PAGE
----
- Goods and services for any other person or commercial establishment, with the exception of a charity, where the goods are for use by, or in connection with, care provided to an inpatient or resident of a health institution or to a patient whilst attending the premises of a health institution where the items are intended for use in the care or treatment provided in the relevant hospital, nursing home or health institution.
Which goods and services are eligible for zero rating?
In order for a product or service to be eligible for VAT exemption, it must have been designed solely for the use of a disabled person.
The definition from the government website states:
A medical or surgical appliance is a device or piece of equipment that’s designed solely for the relief of a severe impairment or a severe injury.
You can zero rate the supply to an eligible customer (as explained in paragraph 3.1) of any other equipment and appliances that have been designed solely for use by disabled people.
So, this means that the goods and services that are supplied must be specifically designed for someone who is chronically sick or disabled. The easiest way to check this is to consider what the designers' original intention would have been. Was it to produce equipment or an appliance designed exclusively to meet the needs of persons with disabilities? If yes, then it is likely eligible for zero rating.
So, let's take a look at some examples of products that are eligible for VAT exemption:
- Incontinence Pads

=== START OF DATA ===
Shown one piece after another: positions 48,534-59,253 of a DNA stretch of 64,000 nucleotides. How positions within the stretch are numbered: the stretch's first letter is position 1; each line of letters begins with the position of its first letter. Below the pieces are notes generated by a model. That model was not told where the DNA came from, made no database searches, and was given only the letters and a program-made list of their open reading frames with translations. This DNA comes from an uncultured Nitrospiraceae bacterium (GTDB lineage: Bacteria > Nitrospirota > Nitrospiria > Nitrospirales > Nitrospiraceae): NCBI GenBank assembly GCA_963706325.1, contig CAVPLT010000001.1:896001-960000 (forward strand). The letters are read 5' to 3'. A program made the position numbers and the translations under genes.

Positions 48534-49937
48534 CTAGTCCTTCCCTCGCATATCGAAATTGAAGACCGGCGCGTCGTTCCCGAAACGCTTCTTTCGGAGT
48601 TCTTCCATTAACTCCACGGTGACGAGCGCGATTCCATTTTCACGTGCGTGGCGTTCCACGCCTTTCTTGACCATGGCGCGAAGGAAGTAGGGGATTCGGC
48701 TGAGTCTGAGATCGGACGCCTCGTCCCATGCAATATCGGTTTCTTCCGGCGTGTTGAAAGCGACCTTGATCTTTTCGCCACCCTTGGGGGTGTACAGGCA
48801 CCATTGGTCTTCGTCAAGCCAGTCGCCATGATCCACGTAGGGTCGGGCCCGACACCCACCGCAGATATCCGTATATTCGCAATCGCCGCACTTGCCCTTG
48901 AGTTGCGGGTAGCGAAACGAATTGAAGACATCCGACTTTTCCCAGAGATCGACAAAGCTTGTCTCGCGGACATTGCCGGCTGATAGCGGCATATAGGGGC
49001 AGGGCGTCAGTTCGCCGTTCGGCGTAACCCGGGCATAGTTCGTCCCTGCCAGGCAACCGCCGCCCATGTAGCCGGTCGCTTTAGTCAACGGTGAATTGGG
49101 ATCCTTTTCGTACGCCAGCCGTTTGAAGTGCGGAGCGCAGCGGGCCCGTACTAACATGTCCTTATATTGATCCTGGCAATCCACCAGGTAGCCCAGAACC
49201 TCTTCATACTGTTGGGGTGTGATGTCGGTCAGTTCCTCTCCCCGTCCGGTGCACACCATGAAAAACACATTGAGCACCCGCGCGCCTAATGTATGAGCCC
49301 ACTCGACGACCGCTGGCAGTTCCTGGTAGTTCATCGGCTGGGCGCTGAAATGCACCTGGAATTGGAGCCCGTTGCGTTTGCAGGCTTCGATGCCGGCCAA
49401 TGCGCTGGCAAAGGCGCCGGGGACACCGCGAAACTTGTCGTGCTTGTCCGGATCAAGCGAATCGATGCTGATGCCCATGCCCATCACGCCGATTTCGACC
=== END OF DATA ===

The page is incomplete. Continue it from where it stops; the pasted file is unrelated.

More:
- Electric Nursing Beds (provided it is clearly for the use of people with disabilities such as including cot sides and being height adjustable)
- Nursing Mattresses (provided they are designed solely for a disabled person)
- Patient Lifting Hoists, Standaids & Slings
And some examples that are not eligible for VAT exemption:
- Contact lenses
- Hearing aids
- Patient Wipes
- Overbed Tables (While these are predominantly used by disabled persons, they are not only useful to disabled persons, and are used by others)
So, are care homes eligible for VAT exemption?
Unless the care home is a charity, the unfortunate answer is no. It states very clearly on the government website that in no circumstances are we to zero rate goods that are supplied to a care home, even if they are for the use of a specific resident from within the care home, and to be paid for by that individual. The extract below makes this very clear.
The following are excluded from the term ‘domestic or personal use, and are not eligible for VAT relief:
- goods and services used for business purposes
- supplies of eligible goods made widely available for a whole group of people to use as they wish, for example, a stair lift installed in a charity building and made available for the general use or convenience of all those chronically sick or disabled persons who might need it, rather than for the personal use of specified individuals
- goods and services supplied to:
- an inpatient or resident of a hospital or nursing home
- any person attending the premises of a hospital or nursing home for care or treatment
- any other person or commercial establishment, with the exception of a charity, where the goods are for use by, or in connection with, care provided to an inpatient or resident of a health institution or to a patient whilst attending the premises of a health institution where the items are intended for use in the care or treatment provided in the relevant hospital, nursing home or health institution
So, in summary, if the product you wish to purchase is eligible for VAT exemption, is for personal and domestic use, and, you, the customer are eligible for VAT exemption we are able to remove the VAT from your order before you pay.
Any further inquiries will be addressed by contacting customer support.